This action might not be possible to undo. Are you sure you want to continue?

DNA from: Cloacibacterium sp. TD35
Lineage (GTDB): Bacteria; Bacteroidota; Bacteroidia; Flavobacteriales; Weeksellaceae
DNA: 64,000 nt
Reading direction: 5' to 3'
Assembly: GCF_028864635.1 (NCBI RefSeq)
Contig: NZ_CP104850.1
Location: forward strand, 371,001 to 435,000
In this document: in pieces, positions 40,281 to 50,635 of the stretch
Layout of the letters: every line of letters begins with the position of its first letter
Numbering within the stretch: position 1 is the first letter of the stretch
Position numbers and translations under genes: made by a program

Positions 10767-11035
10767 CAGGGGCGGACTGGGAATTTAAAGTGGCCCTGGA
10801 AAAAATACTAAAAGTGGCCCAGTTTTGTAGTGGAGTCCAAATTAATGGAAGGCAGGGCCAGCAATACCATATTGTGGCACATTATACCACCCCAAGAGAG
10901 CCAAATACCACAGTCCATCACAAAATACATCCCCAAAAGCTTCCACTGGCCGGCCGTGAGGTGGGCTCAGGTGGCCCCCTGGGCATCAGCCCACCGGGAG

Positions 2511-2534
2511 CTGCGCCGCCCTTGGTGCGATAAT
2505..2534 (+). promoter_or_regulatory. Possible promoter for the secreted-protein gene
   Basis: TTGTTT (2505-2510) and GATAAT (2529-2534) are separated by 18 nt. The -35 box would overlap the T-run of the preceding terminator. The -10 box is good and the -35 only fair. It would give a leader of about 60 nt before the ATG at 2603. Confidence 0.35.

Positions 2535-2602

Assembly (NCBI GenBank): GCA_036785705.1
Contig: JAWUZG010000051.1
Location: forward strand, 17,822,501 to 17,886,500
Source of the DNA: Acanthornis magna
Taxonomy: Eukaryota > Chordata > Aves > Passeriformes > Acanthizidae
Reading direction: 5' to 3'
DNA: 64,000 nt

sea at the North Pole on Thursday and planted Russia's national flag on the seabed to stake a symbolic claim. Soon after, the US and Canada quickly dismissed Russia's proclamation, saying it had no legal basis. Denmark and Norway protested their rights too. This incident has since caused increased tension among the Arctic nations. The question million dollar question here is why do these nations prize the desolate frigid and subzero arctic territory so much? Is it because they do not have enough land already? Or is it something else? Well I am sure we all know by now that they do not want the ice in the arctic but the energy riches hidden under its seabed. But is it really worth risking the destruction of the fragile arctic ecosystem for its hidden oil and natural gas? We’ve already had one disaster in our hands; the horrors of the infamous Exxon Valdez Oil Spill of 1989 in the Gulf of Alaska which spilled 10.8 million gallons of crude oil into the fragile Alaskan ecosystem directly causing the death of half a million birds, billions of the aquatic animals and also long lasting destruction of the environment should be still fresh in our memory. If the pristine Arctic seabed is drilled for oil and then pipelines are laid from there, can the countries that are now vying for these oil and gas reserves guarantee that such an incident won’t repeat itself. Already the Russians have taken great risks and endangered the region by sailing their nuclear submarines there. What would happen if an accident like that which struck Kursk in 2000 happen again and leak radioactive material into the sea? Ladies and Gentlemen, on behalf of my country, Bhutan, I propose that the arctic region be declared an eco-protected zone and preserved as a pristine inheritance that we can bequeath to our future generation as a gift to cherish. Seeing the merits of the motion, I hope the member nations will support our resolution. Thank you.